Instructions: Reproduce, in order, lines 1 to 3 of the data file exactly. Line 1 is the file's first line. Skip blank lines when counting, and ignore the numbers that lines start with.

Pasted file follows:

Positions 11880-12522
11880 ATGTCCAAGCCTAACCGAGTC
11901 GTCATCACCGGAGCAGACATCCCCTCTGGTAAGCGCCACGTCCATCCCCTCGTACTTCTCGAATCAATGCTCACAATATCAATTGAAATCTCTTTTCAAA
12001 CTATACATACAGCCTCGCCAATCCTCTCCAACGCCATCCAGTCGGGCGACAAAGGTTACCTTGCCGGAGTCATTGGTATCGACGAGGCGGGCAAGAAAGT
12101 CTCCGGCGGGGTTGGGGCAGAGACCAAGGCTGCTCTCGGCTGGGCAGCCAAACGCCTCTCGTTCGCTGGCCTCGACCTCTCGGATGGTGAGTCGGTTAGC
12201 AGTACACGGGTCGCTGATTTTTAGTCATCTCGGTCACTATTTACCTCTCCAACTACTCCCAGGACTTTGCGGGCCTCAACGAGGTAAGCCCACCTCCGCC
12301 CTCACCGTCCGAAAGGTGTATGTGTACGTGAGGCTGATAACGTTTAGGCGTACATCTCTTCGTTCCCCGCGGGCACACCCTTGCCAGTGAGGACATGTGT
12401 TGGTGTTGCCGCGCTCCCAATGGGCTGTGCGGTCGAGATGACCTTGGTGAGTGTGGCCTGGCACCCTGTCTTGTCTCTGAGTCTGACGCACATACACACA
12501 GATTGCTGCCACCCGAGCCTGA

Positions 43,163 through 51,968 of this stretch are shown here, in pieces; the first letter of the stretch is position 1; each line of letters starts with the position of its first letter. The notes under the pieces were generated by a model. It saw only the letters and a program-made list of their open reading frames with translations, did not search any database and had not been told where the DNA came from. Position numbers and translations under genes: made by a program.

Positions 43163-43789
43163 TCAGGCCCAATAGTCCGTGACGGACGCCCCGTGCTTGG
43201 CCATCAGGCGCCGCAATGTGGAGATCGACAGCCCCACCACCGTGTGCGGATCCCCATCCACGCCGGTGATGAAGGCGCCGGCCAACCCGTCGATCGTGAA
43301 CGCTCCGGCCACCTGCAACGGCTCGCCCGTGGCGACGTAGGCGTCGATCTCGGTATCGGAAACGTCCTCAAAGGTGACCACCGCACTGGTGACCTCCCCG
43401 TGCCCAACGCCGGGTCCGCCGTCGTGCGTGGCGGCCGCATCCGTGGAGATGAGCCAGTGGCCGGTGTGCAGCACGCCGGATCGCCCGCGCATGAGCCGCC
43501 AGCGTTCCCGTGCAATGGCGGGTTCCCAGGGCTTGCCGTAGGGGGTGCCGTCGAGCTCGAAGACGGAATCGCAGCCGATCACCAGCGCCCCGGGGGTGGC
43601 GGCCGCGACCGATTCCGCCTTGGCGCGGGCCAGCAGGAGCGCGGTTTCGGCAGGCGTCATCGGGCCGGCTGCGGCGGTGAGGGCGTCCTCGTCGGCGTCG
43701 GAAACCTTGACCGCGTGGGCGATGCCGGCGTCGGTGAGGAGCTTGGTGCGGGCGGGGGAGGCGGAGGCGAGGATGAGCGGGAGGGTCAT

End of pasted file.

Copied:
Positions 11880-12522
11880 ATGTCCAAGCCTAACCGAGTC
11901 GTCATCACCGGAGCAGACATCCCCTCTGGTAAGCGCCACGTCCATCCCCTCGTACTTCTCGAATCAATGCTCACAATATCAATTGAAATCTCTTTTCAAA